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MARKER DATABASE
“Bite-Size Bits of Local, National, and Global History”
“Bite-Size Bits of Local, National, and Global History”
Oxford in Butler County, Ohio — The American Midwest (Great Lakes)
 

Oxford Female Institute / Caroline Scott Harrison 1832-1892

 
 
Oxford Female Institute Marker image. Click for full size.
By Rev. Ronald Irick, August 22, 2017
1. Oxford Female Institute Marker
Side A
Inscription.
Oxford Female Institute
Chartered in 1849, the Institute was the first of three women's colleges established in Oxford. The original brick building was completed in 1850, and forms the core structure. The Reverend John Witherspoon Scott, a member of Miami University's early faculty, headed the Institute. In 1867, the Institute merged with Oxford Female College and later became the Oxford College for Women. Miami University acquired the building in 1928; in 1930 the Daughters of the American Revolution rededicated it as the "Caroline Scott Harrison Memorial." From 1929-1998 it served as a Miami dormitory, nicknamed "Ox College." Since 2003, the three-story building has housed the Oxford Community Arts Center. The structure is the oldest extant women's college building in Ohio. It was placed on the National Register of Historic Places in 1976.

Caroline Scott Harrison 1832-1892
Born in 1832 four blocks east of here in her parents' home, Caroline Scott completed her education at the Oxford Female Institute. It was headed by her father, Reverend John Witherspoon Scott, formerly a professor at Miami University and a strong advocate for women's education. In 1853, Caroline Scott married Benjamin Harrison, a Miami University graduate, in her parents' home directly across the street. After leaving Oxford, Harrison,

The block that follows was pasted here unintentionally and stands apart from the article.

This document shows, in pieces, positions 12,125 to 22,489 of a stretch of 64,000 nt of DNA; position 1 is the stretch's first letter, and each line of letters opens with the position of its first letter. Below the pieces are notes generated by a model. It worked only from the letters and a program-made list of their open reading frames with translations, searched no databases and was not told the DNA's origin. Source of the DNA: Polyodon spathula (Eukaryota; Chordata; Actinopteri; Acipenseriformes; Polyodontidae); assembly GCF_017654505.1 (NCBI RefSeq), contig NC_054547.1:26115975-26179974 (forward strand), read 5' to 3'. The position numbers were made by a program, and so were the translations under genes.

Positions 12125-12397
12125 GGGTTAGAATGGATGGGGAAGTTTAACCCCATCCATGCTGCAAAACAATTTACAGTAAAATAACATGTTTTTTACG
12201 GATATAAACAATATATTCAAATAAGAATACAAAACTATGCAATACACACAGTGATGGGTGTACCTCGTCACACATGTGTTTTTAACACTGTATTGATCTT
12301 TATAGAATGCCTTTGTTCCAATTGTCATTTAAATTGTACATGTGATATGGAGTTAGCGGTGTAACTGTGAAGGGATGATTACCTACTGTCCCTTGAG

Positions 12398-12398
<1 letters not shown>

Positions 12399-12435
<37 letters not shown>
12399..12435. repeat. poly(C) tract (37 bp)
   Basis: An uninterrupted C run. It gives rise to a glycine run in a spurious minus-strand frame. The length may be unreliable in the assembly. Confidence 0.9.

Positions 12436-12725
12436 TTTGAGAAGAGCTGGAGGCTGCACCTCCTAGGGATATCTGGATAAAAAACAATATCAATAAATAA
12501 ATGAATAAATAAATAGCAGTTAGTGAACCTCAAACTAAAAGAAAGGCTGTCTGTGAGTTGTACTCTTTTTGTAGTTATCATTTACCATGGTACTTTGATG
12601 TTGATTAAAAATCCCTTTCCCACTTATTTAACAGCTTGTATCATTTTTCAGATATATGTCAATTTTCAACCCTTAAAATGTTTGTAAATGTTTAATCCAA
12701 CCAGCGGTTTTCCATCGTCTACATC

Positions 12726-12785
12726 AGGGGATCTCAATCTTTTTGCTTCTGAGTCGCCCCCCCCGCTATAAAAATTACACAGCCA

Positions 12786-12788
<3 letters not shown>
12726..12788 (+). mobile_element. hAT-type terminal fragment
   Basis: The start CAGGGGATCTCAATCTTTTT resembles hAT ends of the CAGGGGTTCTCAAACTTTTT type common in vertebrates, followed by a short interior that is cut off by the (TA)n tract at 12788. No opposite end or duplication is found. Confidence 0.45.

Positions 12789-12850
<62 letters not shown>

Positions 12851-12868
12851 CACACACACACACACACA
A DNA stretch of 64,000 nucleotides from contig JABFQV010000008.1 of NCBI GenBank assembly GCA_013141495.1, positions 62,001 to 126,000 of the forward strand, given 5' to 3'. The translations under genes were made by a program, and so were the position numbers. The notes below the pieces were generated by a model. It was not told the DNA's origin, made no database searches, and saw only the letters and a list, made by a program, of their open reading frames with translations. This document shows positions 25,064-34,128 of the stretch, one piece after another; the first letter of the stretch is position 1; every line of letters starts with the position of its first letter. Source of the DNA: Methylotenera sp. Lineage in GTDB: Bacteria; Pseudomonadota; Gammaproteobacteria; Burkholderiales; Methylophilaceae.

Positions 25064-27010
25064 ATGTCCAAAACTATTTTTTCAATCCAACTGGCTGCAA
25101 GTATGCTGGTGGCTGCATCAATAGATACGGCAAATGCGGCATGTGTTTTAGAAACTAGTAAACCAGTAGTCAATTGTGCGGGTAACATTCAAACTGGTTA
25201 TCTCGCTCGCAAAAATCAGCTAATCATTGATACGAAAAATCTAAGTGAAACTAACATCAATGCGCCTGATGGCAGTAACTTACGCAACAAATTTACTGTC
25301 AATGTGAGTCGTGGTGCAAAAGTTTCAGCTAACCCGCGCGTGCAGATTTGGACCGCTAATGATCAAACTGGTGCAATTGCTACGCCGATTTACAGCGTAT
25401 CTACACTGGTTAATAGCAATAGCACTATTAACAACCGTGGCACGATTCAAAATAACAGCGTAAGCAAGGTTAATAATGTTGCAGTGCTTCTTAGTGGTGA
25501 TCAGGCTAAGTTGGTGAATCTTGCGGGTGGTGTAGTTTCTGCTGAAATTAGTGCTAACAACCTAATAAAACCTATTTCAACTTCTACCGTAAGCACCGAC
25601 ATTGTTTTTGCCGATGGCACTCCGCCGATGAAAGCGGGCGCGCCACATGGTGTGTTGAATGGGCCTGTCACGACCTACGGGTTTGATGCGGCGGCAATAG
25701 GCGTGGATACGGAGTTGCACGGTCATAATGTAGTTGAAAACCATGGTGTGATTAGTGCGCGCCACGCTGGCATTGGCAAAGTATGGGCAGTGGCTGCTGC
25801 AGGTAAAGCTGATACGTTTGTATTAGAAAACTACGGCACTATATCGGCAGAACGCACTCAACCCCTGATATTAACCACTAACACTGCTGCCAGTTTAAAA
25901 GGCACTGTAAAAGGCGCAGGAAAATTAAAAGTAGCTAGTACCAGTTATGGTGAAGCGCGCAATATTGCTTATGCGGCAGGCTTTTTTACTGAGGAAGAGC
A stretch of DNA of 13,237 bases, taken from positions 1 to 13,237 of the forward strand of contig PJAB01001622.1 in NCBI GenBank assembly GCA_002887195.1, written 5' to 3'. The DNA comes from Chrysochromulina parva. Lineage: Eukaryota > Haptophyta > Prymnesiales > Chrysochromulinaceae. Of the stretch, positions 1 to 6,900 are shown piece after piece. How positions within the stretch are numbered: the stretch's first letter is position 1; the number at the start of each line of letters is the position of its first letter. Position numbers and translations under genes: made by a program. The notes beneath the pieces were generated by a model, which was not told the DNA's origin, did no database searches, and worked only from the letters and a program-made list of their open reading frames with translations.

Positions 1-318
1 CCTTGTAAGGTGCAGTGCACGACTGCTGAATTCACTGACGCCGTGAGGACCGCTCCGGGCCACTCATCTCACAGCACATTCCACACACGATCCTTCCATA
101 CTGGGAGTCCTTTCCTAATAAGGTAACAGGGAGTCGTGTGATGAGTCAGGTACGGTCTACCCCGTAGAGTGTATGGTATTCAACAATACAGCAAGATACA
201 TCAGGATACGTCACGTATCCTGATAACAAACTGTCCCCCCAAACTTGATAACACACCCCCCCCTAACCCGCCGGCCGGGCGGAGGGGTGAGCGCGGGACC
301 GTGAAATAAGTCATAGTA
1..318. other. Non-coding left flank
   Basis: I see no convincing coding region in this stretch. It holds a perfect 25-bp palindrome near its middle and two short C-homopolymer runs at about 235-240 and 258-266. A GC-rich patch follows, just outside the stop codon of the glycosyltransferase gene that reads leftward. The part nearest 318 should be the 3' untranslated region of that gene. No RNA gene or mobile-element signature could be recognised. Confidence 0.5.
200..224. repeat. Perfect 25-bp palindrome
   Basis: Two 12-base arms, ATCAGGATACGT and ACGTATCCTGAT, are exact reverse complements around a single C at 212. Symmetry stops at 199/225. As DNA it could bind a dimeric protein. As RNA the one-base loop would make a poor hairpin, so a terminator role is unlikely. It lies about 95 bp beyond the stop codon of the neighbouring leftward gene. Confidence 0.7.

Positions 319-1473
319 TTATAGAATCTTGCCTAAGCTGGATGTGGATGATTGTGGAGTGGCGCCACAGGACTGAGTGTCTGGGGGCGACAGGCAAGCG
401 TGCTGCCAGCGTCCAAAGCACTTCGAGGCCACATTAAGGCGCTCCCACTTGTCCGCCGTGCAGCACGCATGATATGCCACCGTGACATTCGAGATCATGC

Oxford Female Institute Marker image. Click for full size.
By Rev. Ronald Irick, August 29, 2017
2. Oxford Female Institute Marker
Side B
as an active First Lady during most of her husband's presidency from 1889-1893, oversaw renovation of the White House and became the first President General of the Daughters of the American Revolution. An accomplished artist, she was instrumental in designing Harrison's presidential china. She died in the White House in 1892 and is buried in Crown Hill Cemetery in Indianapolis.
 
Erected 2014 by Citizens For Historic and Preservation Services W. E. Smith Family Charitable Trust Ohio Historical Society. (Marker Number OHS 32- 9.)
 
Marker series. This marker is included in the Ohio Historical Society / The Ohio History Connection marker series.
 
Location. 39° 30.605′ N, 84° 44.742′ W. Marker is in Oxford, Ohio, in Butler County. Marker is on South College Ave, on the right when traveling south. Touch for map. Marker is at or near this postal address: 10 South College Ave, Oxford OH 45056, United States of America.
 
Other nearby markers. At least 8 other markers are within 2 miles of this marker, measured as the crow flies. Oxford Veterans Memorial (approx. 0.2 miles away); Alpha Delta Phi (approx. 0.3 miles away); Mother of Fraternities (approx. 0.3 miles away); William Holmes McGuffey
Oxford Female Institute Marker image. Click for full size.
By Rev. Ronald Irick, August 29, 2017
3. Oxford Female Institute Marker
DAR plaques
(approx. 0.4 miles away); William Holmes McGuffey House (approx. 0.6 miles away); Langstroth Cottage / Lorenzo Langstroth (approx. 0.8 miles away); The Verlin L. Pulley Tower (approx. 0.8 miles away); The Black (Pugh's Mill) Covered Bridge (approx. 1.1 miles away). Touch for a list and map of all markers in Oxford.
 
Additional keywords. Daughters of the American Revolution
 
Categories. EducationFraternal or Sororal OrganizationsWomen
 
Oxford Female Institute Marker image. Click for full size.
By Rev. Ronald Irick, August 29, 2017
4. Oxford Female Institute Marker
full view, looking north on College Ave.
Oxford Female Institute Marker image. Click for full size.
By Rev. Ronald Irick, August 29, 2017
5. Oxford Female Institute Marker
east elevation
 
 
Credits. This page was last revised on August 31, 2017. This page originally submitted on August 30, 2017, by Rev. Ronald Irick of West Liberty, Ohio. This page has been viewed 53 times since then. Photos:   1, 2, 3, 4, 5. submitted on August 30, 2017, by Rev. Ronald Irick of West Liberty, Ohio. • Bill Pfingsten was the editor who published this page.
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